I remember a workshop for ranchers 20 years ago that began with question about “what is your product?” not just “beef” or “cattle” and what is your market like?
To be successful, you must answer these questions which are not easy.
Big national marketing surveys may be helpful and one’s own local surveys may be more helpful.
But it depends.
It depends on many things: your effectiveness at production and marketing and distribution of your product.
The big idea of unintended consequences can deal blows to your farm or ranch business.
Your breeding and husbanding practices which target certain genetics which are well adapted to your local growing conditions, may result in good quality meat, but your fertility may fall off affecting your profitability.
It is a rule of the modern economy that you must differentiate yourself in some way in order to have your efforts recognized by the markets, or buyers of your product.
You need to be known for producing a certain quality and quantity of whatever you are selling.
Systems of distribution need to be “right-sized” for getting enough product to market to pay for the production costs and some significant return to the owner/manager of the venture: something to live and thrive on!
Starting with the market you have your sights set on is perhaps the most important matter in business.
That is why students in the Sustainable Ranching program at TRU Williams lake get into this matter of differentiating their businesses in the planning phase.
This business course starts in January. Anybody can sign on for this one course.
Thinking through the “what ifs” is important.
What if the market return changes or consumers change their preferences for the product or the way the product is produced, for example, the welfare of the animals or the health of the soils producing plant-based products.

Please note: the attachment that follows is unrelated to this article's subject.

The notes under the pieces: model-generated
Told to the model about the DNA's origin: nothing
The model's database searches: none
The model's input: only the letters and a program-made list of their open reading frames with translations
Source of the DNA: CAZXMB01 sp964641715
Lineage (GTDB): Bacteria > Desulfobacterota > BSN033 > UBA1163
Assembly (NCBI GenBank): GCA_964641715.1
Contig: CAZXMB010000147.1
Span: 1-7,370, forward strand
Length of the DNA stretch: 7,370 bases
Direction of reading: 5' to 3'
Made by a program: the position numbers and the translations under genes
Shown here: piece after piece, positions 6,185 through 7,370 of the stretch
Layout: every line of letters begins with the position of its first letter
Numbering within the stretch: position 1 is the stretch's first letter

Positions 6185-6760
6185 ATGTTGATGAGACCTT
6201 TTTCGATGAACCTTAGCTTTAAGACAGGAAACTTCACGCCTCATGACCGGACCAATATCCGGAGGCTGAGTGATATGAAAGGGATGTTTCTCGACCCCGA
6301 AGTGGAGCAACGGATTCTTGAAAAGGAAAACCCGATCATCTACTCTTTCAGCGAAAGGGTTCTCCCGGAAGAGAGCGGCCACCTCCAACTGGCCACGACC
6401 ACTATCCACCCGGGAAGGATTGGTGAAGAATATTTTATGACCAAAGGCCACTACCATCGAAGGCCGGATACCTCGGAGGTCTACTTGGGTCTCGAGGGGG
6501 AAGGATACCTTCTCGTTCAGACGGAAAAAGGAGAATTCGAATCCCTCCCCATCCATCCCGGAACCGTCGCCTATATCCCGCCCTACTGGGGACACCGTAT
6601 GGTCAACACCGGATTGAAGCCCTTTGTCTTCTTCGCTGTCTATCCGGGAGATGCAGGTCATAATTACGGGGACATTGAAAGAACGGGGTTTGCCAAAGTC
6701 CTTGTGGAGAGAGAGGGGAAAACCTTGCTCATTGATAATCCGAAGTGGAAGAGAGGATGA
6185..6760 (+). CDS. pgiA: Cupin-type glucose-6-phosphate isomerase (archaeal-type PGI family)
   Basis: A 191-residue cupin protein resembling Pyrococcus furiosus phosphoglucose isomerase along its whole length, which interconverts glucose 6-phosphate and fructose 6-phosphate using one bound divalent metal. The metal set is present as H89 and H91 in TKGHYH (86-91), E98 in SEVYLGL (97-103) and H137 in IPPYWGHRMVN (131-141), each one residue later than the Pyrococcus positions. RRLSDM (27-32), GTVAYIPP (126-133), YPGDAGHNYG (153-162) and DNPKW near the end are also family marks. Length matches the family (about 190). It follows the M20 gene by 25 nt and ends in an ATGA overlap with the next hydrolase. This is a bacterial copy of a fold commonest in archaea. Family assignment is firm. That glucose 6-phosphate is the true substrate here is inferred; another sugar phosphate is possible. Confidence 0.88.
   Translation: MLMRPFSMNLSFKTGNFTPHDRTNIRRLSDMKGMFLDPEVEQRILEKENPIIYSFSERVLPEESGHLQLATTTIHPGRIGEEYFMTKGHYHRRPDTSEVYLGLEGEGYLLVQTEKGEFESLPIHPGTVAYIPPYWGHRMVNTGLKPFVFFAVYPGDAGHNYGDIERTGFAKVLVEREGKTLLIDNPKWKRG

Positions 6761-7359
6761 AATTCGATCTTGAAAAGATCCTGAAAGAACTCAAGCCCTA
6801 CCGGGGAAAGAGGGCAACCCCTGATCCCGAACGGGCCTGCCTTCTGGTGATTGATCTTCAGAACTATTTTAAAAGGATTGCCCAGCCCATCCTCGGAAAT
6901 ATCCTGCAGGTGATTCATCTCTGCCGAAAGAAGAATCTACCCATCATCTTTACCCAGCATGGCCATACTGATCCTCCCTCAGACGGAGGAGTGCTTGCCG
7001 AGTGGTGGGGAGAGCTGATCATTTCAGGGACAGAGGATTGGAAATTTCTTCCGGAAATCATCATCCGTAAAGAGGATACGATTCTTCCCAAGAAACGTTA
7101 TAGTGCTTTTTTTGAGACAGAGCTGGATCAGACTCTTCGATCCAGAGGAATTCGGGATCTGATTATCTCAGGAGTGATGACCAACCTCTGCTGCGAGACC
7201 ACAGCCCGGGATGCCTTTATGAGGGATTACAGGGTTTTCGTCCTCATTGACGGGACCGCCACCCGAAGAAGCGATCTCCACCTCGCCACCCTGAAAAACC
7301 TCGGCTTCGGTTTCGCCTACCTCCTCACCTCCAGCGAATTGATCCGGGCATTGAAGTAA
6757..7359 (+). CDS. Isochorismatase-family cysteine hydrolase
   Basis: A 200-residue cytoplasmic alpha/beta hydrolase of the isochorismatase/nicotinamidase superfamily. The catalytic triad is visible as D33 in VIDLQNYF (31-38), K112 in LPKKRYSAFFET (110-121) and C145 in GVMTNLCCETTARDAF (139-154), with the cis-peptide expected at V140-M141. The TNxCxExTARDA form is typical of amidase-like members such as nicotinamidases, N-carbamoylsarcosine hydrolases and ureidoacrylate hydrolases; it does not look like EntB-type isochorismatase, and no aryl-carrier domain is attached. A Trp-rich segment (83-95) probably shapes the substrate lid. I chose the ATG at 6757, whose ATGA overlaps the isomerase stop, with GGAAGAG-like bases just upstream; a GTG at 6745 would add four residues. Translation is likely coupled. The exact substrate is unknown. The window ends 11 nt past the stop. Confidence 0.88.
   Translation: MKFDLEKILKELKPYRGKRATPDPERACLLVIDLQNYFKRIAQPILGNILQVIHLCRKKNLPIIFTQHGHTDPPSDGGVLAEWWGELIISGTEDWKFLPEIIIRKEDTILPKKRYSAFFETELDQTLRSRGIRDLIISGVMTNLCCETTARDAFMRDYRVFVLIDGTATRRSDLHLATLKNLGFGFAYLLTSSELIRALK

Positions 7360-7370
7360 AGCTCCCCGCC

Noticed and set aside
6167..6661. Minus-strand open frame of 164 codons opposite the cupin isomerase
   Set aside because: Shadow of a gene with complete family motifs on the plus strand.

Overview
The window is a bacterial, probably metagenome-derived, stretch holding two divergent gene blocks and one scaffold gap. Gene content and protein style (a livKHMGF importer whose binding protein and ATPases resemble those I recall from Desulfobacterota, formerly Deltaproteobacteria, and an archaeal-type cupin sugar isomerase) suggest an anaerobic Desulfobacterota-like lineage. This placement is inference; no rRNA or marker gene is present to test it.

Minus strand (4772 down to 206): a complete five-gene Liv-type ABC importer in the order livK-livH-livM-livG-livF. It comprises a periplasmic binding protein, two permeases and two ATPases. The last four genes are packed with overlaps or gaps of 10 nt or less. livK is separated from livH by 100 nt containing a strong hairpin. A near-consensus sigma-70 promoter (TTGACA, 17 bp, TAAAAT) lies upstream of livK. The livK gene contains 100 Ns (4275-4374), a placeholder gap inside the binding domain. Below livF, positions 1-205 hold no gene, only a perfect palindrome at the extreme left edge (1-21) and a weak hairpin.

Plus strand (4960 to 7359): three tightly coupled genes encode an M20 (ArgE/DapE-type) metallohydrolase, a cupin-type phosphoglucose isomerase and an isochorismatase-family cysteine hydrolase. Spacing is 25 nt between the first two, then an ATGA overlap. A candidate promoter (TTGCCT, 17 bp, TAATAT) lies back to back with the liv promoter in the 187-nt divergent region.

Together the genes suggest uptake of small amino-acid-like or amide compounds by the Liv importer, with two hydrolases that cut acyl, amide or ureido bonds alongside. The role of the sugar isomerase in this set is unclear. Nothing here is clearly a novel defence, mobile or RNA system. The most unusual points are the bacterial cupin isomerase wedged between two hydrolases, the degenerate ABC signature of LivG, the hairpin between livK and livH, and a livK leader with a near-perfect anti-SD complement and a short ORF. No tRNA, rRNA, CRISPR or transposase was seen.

By the way, major producers of plant-based protein have recently developed a sophisticated network linking producers, processor and distribution/marketing components as they see the demand developing at a fast pace. The proven ability to produce soybeans in Canada means this system spans the U.S. Midwest and the regions north of that in Canada.
On a local level, the lack of meat processing capacity means trucking of live animals a long distance to and from the processors often in low volumes which raises the production cost and ultimately the price to local consumers.
If ranchers heeding advice a few years back that smaller carcasses were what the processors and the public wanted, they may be shocked when selling into the commodity market which may discriminate against the smaller framed animals.
The unintended consequence of a business decision to supply the evolving market is that profitability is reduced.
The best laid plans to sell into a different market may backfire if the pieces of the value chain (processors, transportation) don’t exist and haven’t been overcome.
There is often research to be mined for information if you look hard enough. However, there often is a lack of local or regional information simply because the research has not been done.
Existing and new producers (students included) are encouraged to look hard to overcome the downsides of their plans so most unintended consequences are explored and planned for.
David Zirnhelt is a rancher and member of the Cariboo Cattlemen’s Association. He is also chair of the Advisory Committee for the Applied Sustainable Ranching Program at TRU.